For an embedding X : U -> R3 of a parameter domain U in R2 into Euclidean 3-space, the Gauss mapping N : U-> S2 sends each point (x, y) of U to the unit normal N = (Xx x Xy) / |Xx x Xy|. The Gauss mapping is singular precisely when 0 = Nx x Ny = K(x, y) Xx x Xy, i.e. on the parabolic set where the Gaussian curvature K(x, y) = 0.
In the terminology of Whitney [Wh] , the Gauss mapping N is good if the gradient of K is never zero on the parabolic set. If N is good, then the parabolic set is a smooth curve (x(t), y(t)). The image N(t) of this curve under the Gauss map is singular precisely when N'(t) = 0. If N is good, then N is excellent if N'(t) = 0 implies N"(t) 0. This ensures that the singularities of the curve N(t) are cusps. Finally, if N is excellent, then N is in general position if the image of N(t) has no triple points or self-tangencies, and no cusp point of N(t) coincides with another image point of N(t).
Whitney proved that a map of surfaces is excellent if and only if its singularities are all equivalent (by smooth changes of coordinates) to folds or cusps. Furthermore, a map of surfaces is stable if and only if it is excellent and in general position. (For a precise definition of stability and a discussion of Whitney's theorem, see [A1] and [GolG].)
We begin our investigation of the singularities of the Gauss mapping with a collection of key examples which exhibit all of the geometric phenomena which we shall associate with these singularities.
Our first three examples are function graphs of the form X(x, y) = (x, y, f(x, y)), so the Gauss map is given by N(x, y) = (-fx, -fy, 1)/[(1 + (fx) 2 + (fy)2]1/2
We can study the singularities of the Gauss mapping more easily in this case by projecting centrally from the origin to the plane z = 1 to get (-fx, -fy, 1). We then project to the xy-plane to get the composed mapping
Ñ(x,y) = (-fx, -fy)
Since the image of N is contained in the upper hemisphere, and central projection is a diffeomorphism from the upper hemisphere to the plane z = 1 , the modified Gauss mapping Ñ will have the same singularities as N. In particular N is singular precisely when the Jacobian matrix
has rank less than two, i.e. when the discriminant = (fxy)2 - fxx fyy is zero.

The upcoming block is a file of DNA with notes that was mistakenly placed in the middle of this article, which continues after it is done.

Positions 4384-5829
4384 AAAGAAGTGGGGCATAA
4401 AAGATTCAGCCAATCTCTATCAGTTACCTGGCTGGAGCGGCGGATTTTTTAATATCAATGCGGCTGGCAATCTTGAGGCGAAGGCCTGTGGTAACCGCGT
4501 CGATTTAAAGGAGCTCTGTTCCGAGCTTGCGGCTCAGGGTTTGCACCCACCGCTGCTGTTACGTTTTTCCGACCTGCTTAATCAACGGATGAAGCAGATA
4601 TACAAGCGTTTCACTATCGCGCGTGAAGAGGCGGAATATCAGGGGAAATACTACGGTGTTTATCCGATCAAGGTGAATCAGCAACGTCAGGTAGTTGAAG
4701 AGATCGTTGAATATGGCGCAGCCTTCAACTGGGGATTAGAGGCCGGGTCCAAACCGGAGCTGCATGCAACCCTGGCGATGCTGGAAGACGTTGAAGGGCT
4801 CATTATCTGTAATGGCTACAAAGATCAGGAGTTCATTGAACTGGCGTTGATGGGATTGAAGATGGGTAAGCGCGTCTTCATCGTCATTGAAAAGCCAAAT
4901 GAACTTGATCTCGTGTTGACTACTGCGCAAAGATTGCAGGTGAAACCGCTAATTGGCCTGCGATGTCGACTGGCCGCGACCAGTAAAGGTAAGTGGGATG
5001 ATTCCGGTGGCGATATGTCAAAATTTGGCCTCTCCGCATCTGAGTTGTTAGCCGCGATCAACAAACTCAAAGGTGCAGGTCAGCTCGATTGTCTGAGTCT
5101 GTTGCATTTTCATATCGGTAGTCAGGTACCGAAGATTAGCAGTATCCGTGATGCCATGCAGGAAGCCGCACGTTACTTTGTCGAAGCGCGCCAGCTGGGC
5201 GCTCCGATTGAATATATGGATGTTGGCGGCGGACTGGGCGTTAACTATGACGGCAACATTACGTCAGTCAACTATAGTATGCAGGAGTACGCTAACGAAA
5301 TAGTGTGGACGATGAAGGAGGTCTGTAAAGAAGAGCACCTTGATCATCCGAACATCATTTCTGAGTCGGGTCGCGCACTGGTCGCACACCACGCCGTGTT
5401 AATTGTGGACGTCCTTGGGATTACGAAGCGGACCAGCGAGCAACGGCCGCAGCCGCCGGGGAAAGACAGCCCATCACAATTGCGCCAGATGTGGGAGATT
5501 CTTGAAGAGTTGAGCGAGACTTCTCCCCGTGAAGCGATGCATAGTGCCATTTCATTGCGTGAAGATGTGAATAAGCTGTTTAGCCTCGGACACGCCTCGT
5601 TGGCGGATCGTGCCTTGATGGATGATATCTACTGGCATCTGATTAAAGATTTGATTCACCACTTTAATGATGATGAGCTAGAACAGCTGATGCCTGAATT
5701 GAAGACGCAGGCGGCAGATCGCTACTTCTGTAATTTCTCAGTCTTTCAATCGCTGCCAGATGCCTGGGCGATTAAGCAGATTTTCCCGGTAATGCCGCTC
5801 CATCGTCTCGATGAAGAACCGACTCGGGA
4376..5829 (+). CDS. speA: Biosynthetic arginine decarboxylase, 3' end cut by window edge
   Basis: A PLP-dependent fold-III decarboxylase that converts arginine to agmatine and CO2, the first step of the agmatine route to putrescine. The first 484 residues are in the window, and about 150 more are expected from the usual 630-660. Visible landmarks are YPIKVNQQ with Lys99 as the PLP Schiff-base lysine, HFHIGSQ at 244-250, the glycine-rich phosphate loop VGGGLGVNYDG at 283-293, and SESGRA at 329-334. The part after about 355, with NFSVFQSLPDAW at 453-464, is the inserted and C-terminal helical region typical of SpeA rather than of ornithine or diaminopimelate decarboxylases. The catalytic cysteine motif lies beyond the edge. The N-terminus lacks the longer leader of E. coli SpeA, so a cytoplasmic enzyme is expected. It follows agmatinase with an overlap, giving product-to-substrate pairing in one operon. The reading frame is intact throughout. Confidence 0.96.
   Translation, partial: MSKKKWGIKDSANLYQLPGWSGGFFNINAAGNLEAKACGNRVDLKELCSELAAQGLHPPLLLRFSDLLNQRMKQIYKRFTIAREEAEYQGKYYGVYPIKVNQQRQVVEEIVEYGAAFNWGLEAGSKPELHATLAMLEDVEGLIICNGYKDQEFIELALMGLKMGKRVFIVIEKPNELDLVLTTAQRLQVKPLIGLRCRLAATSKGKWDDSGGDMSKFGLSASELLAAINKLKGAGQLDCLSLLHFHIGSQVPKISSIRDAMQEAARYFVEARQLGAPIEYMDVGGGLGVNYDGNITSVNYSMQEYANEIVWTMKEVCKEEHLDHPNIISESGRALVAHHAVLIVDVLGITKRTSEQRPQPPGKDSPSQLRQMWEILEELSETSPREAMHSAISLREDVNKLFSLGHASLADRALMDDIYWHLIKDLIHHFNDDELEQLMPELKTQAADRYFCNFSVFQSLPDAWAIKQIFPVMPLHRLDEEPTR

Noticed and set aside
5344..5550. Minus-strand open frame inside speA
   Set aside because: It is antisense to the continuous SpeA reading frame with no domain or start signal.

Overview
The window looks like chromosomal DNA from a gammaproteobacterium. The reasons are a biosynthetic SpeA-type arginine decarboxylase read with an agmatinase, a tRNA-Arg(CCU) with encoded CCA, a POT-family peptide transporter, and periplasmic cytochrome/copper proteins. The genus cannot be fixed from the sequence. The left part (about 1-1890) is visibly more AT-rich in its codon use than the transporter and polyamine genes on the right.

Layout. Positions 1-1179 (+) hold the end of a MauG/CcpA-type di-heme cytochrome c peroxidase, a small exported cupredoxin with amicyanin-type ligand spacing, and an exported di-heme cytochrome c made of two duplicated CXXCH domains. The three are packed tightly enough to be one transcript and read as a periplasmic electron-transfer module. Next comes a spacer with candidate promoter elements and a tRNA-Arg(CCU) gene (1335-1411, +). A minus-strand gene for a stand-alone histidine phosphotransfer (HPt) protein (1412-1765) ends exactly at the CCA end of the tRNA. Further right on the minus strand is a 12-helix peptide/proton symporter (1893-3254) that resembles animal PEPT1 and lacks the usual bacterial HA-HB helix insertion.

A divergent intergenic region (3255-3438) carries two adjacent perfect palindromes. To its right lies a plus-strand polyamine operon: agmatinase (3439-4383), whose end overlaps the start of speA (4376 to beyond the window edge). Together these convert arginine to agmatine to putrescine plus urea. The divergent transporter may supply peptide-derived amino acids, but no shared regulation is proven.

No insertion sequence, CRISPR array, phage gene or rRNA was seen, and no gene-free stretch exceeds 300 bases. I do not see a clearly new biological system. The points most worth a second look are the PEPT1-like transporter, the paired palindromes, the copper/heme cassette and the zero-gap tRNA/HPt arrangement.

X(x,y) = (x, y, 1/3 x3 - 1/2 y2)
The modified Gauss mapping is Ñ(x, y) = (-x2, y), and the parabolic curve is obtained by solving 0 = = (fxy)2 - fxx fyy = 2 x. Since grad = (2, 0) 0, the mapping Ñ is good. The parabolic curve can be parametrized by x(t) = 0, y(t) = t. The modified Gauss mapping restricted to the parabolic curve is Ñ(t) = (0, t), with Ñ'(t) = (0, 1) 0, so Ñ is excellent. Thus the Gauss map is stable, with a simple fold along the parabolic curve.
The shoe surface and its spherical image.
X(x, y) = (x, y, x4 + x2y - y2)The modified Gauss mapping is then Ñ(x, y) = (-4 x3 - 2 xy, -x2 + 2y) and the parabolic curve is obtained by solving 0 = = (24 + 4) x2 + 4 y. Since grad = ((48 + 8) x, 4) 0, the mapping Ñ is good for all . The parabolic curve can be parametrized by x(t) = t, y(t) = -(6 + 1) t2, so Ñ restricted to the parabolic curve is
Ñ(t) = (2(4 + 1) t3, -3 (4 + 1) t2)
and Ñ'(t) = 0 implies Ñ"(t) 0 , if -1/4. Therefore the Gauss map is stable if -1/4, with a cusp at the origin. For = -1/4, the entire parabolic curve is sent to a single point by the Gauss map. (This is similar to the situation which occurs at the top rim of a torus of revolution -cf. examples 4 and 5 below.) If < -1/4, f(x, y) = x4 + x2y - y2 has an absolute maximum at the origin. If > -1/4, f(x, y) has a topological saddle point at the origin. The case = 0 was first studied by Michael Menn.
A related example of a surface with an unstable Gauss map is
X(x, y) = (x, y, 1/4 x4 - 1/2 y2)The modified Gauss mapping is
Ñ(x,y) = (-x3, y)
and = 3 x2, so the parabolic curve is the line x = 0. Since grad = 6x is zero on the parabolic curve, the Gauss map is not good. Both this surface and Menn's surface occur in the 3-parameter family
X(x, y) = (x, y, a x4 + b x2y + c y2)also considered by Bleeker and Wilson [BlW, p. 286].